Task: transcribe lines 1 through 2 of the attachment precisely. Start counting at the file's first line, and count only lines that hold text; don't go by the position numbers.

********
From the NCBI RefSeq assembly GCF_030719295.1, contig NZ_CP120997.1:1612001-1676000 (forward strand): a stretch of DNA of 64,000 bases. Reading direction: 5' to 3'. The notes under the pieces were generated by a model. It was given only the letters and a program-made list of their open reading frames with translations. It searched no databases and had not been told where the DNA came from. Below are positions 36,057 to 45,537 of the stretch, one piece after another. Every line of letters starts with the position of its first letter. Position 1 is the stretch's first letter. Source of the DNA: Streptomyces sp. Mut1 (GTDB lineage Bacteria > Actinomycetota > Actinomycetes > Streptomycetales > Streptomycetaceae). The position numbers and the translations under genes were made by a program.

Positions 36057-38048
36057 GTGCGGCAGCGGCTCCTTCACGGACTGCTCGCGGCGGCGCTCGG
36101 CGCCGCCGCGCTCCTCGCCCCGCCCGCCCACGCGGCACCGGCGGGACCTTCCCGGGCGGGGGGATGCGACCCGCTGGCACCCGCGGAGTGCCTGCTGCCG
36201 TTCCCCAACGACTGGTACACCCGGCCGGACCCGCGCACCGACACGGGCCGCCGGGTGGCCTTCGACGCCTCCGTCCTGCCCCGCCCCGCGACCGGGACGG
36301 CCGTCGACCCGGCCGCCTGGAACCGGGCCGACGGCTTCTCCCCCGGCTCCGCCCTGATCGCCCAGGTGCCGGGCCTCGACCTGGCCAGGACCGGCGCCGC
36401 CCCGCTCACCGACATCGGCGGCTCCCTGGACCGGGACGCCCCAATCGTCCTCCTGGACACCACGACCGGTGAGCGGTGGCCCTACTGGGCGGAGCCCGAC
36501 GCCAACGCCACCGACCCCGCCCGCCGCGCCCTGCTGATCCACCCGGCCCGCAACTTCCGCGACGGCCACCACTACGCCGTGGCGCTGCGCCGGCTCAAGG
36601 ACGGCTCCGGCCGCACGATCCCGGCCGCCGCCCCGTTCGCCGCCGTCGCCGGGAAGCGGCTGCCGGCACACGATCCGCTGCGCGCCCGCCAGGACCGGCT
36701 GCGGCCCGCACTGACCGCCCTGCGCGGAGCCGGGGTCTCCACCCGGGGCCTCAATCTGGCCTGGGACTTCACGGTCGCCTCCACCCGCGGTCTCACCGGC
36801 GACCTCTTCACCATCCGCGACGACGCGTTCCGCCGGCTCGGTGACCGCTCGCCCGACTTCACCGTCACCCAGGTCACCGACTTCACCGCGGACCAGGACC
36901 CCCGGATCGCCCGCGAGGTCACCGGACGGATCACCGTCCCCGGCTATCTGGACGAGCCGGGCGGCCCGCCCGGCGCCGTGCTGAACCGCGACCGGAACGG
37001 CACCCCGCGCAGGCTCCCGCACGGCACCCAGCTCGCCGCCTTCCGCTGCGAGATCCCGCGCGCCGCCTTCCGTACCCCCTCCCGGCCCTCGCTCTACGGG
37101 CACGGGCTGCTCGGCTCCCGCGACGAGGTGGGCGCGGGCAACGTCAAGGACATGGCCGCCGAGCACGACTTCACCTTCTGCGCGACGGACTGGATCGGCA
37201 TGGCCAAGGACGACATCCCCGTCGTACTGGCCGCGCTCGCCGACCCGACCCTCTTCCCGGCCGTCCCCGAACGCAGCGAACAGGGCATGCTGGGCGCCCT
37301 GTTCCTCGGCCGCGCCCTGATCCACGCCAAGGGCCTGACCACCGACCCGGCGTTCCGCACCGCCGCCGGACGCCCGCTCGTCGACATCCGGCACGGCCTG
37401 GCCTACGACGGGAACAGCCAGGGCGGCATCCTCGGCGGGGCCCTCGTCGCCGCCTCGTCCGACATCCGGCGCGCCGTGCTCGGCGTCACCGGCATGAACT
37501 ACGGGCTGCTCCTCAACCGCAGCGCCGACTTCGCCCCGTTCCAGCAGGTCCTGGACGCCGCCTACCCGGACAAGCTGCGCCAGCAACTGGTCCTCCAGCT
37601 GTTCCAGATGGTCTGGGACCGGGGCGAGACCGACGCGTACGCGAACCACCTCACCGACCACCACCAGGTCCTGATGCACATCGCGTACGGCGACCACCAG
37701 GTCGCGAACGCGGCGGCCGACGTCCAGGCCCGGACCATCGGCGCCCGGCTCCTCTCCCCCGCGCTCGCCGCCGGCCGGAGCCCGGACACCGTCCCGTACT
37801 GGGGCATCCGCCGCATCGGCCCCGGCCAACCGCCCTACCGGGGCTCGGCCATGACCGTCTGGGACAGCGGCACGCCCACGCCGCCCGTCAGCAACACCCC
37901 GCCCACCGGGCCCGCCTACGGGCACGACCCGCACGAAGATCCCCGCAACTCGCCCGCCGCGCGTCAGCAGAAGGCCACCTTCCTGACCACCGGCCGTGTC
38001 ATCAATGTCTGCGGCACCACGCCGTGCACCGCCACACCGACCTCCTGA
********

From the NCBI RefSeq assembly GCF_030719295.1, contig NZ_CP120997.1:1612001-1676000 (forward strand): a stretch of DNA of 64,000 bases. Reading direction: 5' to 3'. The notes under the pieces were generated by a model. It was given only the letters and a program-made list of their open reading frames with translations. It searched no databases and had not been told where the DNA came from. Below are positions 36,057 to 45,537 of the stretch, one piece after another. Every line of letters starts with the position of its first letter. Position 1 is the stretch's first letter. Source of the DNA: Streptomyces sp. Mut1 (GTDB lineage Bacteria > Actinomycetota > Actinomycetes > Streptomycetales > Streptomycetaceae). The position numbers and the translations under genes were made by a program.

Positions 36057-38048